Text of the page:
Step 502 ascertains based on a broadcast policy and a current device context whether the device is permitted to broadcast discovery data indicating its availability to receive projected content from another device. The broadcast policy, for instance, identifies device contexts in which the device is permitted to broadcast its availability, and other device contexts in which the device is not permitted to broadcast its availability. For example, a particular broadcast policy may specify that if a device is connected to a known trusted network (e.g., a corporate network), the device is permitted to broadcast its availability. The broadcast policy may further specify that if the device is connected to an unknown and/or untrusted network (e.g., an open public network), the device is not permitted to broadcast its availability.

If the device is not permitted to broadcast its availability (“No”), step 504 prevents discovery data from being transmitted by the device. The PR module 122, for instance, ascertains that based on the current device context (e.g., current network type), the host device 102 is not permitted to broadcast discovery information. Thus, the PR module 122 does not submit discovery information for transmission by the wireless module 112.

If the device is permitted to broadcast its availability (“Yes”), step 506 causes discovery data that indicates that the device is available to receive projected content to be transmitted. For example, the PR module 122 ascertains that based on the current device context (e.g., current network type), the host device 102 is permitted to broadcast discovery information. Thus, the discovery data is transmitted wirelessly and/or via a wired connection, such as via the discover beacon 210.

Step 508 ascertains whether there is a change in device context to a different device context. The PR module 122, for instance, periodically monitors device context to ascertain whether there is change in context for the host device 102. If there is a change in device context (“Yes”), the procedure returns to step 502 which is performed based on the different device context.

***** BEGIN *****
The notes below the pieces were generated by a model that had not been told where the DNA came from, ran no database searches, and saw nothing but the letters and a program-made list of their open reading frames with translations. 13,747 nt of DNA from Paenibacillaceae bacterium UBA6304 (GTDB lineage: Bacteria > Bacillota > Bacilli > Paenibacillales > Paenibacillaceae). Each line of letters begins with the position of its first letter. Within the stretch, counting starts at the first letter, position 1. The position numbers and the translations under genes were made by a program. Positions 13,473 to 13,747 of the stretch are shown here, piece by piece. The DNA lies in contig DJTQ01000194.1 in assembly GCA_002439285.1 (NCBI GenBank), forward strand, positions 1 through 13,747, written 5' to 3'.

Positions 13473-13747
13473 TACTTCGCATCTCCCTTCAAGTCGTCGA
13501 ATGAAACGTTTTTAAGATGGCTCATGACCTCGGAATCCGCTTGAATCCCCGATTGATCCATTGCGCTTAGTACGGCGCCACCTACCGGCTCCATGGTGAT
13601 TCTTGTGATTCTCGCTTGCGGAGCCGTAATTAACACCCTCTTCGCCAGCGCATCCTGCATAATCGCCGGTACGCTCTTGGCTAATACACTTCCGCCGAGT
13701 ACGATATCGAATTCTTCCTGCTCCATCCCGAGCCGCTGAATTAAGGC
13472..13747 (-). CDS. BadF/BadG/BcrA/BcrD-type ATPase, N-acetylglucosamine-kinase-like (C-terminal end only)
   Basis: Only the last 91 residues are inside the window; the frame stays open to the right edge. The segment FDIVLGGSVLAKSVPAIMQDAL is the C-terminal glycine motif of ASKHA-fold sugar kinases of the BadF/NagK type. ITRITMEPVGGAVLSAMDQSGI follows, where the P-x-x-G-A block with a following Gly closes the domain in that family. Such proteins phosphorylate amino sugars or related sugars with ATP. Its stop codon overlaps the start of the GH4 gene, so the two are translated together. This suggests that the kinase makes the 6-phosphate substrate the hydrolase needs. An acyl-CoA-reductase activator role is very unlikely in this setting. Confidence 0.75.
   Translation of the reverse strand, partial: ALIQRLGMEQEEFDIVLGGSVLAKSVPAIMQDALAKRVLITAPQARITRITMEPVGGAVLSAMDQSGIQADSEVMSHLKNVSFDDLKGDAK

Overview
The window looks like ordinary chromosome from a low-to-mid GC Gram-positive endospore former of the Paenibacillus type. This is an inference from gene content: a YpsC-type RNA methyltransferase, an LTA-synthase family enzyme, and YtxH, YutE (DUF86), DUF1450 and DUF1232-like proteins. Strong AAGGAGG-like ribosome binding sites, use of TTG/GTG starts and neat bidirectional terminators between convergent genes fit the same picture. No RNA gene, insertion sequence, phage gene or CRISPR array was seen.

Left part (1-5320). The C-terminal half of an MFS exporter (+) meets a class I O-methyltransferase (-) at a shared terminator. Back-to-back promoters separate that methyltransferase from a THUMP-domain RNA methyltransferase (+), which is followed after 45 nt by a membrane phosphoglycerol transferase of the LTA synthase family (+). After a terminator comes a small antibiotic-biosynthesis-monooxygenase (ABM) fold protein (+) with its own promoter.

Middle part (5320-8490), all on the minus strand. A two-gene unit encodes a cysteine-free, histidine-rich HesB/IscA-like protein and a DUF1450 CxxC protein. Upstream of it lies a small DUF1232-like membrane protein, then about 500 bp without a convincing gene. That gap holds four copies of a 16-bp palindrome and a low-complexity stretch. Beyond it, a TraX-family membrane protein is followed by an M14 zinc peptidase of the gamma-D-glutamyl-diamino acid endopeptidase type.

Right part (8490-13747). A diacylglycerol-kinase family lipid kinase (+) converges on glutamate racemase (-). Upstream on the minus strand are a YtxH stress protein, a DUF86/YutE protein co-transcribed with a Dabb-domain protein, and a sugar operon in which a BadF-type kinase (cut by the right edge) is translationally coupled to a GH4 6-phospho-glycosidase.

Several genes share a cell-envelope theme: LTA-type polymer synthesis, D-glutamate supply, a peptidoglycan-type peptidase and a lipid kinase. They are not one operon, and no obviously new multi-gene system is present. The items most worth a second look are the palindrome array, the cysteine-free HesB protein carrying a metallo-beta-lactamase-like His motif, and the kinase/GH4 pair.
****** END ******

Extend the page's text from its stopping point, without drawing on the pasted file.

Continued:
For example, if the host device 102 moves from an allowed network type to a prohibited network type, the PR module 122 may cause the host device 102 to stop broadcasting discovery availability information.

If there is not a change in device context, the procedure returns to the appropriate preceding step, i.e., either step 504 or step 506 depending respectively on whether the device was previously not permitted or permitted to broadcast discoverability information.

According to various implementations, the steps described with reference to FIG. 5 can be performed while a host device is in a locked state or an unlocked state.

FIG. 6 is a flow diagram that describes steps in a method in accordance with one or more embodiments. The method describes an example procedure for ascertaining whether to allow a projection request in accordance with one or more implementations.

Step 600 detects a request from a first device to project a visual representation of an execution environment generated at the first device to a second device. The host device 102, for example, detects a request from the guest device 124 to establish a connection with the host device 102 while the host device is in a locked state and for purposes of projecting content to the host device 102. The request may take various forms, such as a query that includes information from the discover beacon 210 and/or information extracted from the optical label 208.

Step 602 ascertains whether the first device has permission to project to the second device. The PR module 122, for example, causes a GUI to be presented (e.g., the permission GUI 304) that includes a device identifier and a query as to whether the guest device 124 is to be permitted to project to the host device 102, e.g., while the host device 102 is in a locked state.

Alternatively or additionally, the PR module 122 compares attributes of the guest device 124 to the projection policies 134 to ascertain whether the guest device 124 is permitted to project to the computing device. The projection policies 134, for instance, identify whether certain device instances and/or device types are permitted to project to the host device 102. For example, the projection policies 134 include a first list of device instances and/or device types that are permitted to project to the host device 102 while the host device 102 is in a locked state and/or an unlocked state, and a second list of other device instances and/or device types that are not permitted to project to the host device 102 while the host device 102 a locked state and/or an unlocked state.

If the first device has permission to project to the second device (“Yes”), step 604 allows the first device to project the visual representation to the second device. The PR module 122, for example, receives an indication of user input selecting the allow control 306 indicating permission for the guest device 124 to project to the host device 102. Alternatively or additionally, the PR module 122 determines that the projector device is identified by the projection policies 134 as being permitted to project to the host device 102.